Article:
18 Old Copper Culture Copper Cultures in Wisconsin performed elaborate burial rituals, indicating a degree of spiritualism Artifacts show extensive trade across continent In Eastern Wisconsin sites, archaeologists have found: Freshwater clam shells from the Mississippi River Whelk shells from Gulf of Mexico Oconto County Burial Site

19 Early Woodland Period 500 BCE – 100 BCE Hunting and gathering. Wild plants: hickory nuts, blackberries wild rice, etc. Small game, fish and shellfish They did plant some crops such as squash, sunflowers, tubers and herbs

20 Early Woodland Period First North Americans we know that made pottery and other clay artifacts

21 Early Woodland Period Tools, jewelry, pipes, weapons, etc

22 Early Woodland Period Tee-Pees/Wigwams, covered with reeds/grass, hides As farming develops, settlements become permanent

23 Hopewell Period 200 BCE to 500 CE Similar cultures spread across Eastern United States Built Large Complex Mounds Uncertain Purposes: Burial, Astronomy, etc Extensive trade between different regions

24 Hopewell Period 200 BCE to 500 CE Explosion of Art, Ritual & Ceremonial Architecture Elaborate burial customs Effigy Mounds in the shape of animals

25 Hopewell Period There are several Hopewell era sites in Wisconsin Mostly in Southern and Southwestern Wisconsin Hopewell peoples came from Illinois and Ohio and lived alongside other tribes Nicholls Mound in Trempealeau

26 Hopewell Culture Hopewell peoples settled on rivers and waterways They practiced agriculture: nuts, seeds & grasses They did make use of pottery Dwellings were round or oval, using posts and mats of reed or bark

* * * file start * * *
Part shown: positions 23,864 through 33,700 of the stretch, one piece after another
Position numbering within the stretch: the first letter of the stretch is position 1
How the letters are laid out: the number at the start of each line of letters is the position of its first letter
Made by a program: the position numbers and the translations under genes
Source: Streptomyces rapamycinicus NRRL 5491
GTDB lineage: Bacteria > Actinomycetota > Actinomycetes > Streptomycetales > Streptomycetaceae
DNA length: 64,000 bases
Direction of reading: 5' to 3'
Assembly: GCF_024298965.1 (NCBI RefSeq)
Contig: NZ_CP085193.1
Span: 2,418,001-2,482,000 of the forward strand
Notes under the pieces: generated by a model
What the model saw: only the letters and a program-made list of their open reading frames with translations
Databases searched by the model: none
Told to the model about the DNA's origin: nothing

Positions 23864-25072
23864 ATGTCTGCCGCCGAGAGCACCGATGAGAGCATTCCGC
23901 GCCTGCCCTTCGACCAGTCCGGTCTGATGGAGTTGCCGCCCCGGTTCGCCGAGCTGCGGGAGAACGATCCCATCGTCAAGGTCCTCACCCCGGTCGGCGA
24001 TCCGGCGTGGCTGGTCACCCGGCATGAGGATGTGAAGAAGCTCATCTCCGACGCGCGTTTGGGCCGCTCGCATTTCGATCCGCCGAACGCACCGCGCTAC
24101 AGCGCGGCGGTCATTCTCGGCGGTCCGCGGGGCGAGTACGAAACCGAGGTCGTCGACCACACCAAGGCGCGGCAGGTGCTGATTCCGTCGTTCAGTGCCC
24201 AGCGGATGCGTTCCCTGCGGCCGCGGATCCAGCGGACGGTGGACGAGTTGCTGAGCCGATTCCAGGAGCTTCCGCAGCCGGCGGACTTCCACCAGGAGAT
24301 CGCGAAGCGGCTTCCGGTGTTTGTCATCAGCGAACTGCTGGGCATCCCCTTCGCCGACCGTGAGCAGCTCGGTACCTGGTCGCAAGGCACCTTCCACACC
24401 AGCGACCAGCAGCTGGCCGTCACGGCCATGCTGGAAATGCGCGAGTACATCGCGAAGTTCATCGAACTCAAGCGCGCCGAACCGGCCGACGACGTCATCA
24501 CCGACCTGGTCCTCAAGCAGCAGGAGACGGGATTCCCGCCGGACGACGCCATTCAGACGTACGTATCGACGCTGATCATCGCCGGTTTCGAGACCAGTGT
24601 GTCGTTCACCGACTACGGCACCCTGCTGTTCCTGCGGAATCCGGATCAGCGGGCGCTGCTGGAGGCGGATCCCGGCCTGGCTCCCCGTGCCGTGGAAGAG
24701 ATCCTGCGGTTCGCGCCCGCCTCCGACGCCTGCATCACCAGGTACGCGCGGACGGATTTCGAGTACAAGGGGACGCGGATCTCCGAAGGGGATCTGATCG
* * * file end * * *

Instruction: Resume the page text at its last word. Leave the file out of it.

27 Hopewell Period End of the Hopewell Period is not well understood Archaeological evidence suggests that Late Woodland peoples moved away from great mounds and settled in large wood-walled villages Conflict between tribes? Over farming of land caused starvation?

28 Mississippian-Late Woodland 400-500 CE until European Contact in 1500-1700s Similar cultures stretched from Mississippi to Atlantic & from Wisconsin to Mexico Extensive trade between regions

29 Mississippian-Late Woodland 400-500 CE until European Contact in 1500-1700s Large plazas around two central mounds: one for ceremonial purposes, one for the chiefs residence Largest settlement near Cahokia in Illinois

30 Mississippian-Late Woodland Between 1000-1200 CE Cahokia had a population that varied between 10,000-40,000. Larger than London, Paris and Rome at the time Culture was based on the cultivation of maize (corn) Cahokian society spread north into Wisconsin up the Mississippi and Rock River Valleys

31 Aztalan Mississippian peoples blended with descendants of older peoples. Major center at Aztalan on the Crawfish River

32 Aztalan Aztalan site discovered in 1830s near Lake Mills Village and mounds surrounded by log stockade Several archaeological digs there since

33 Aztalan Archaeologists believe Aztalan thrived between 900-1200 CE Site was abandoned; reasons unclear Stockade partially burned. War? Accident?

34 Late Woodlands: Mounds Dates uncertain Hopewell? Earlier? Mississippian? Blends of cultures? Most mounds in Wisconsin date after 500

35 Effigy Mounds: Waupaca County Sanders-Steiger Site: Fremont; Privately Owned NE Shore of Taylor Lake Mounds

36 Native Americans in Wisconsin: 1600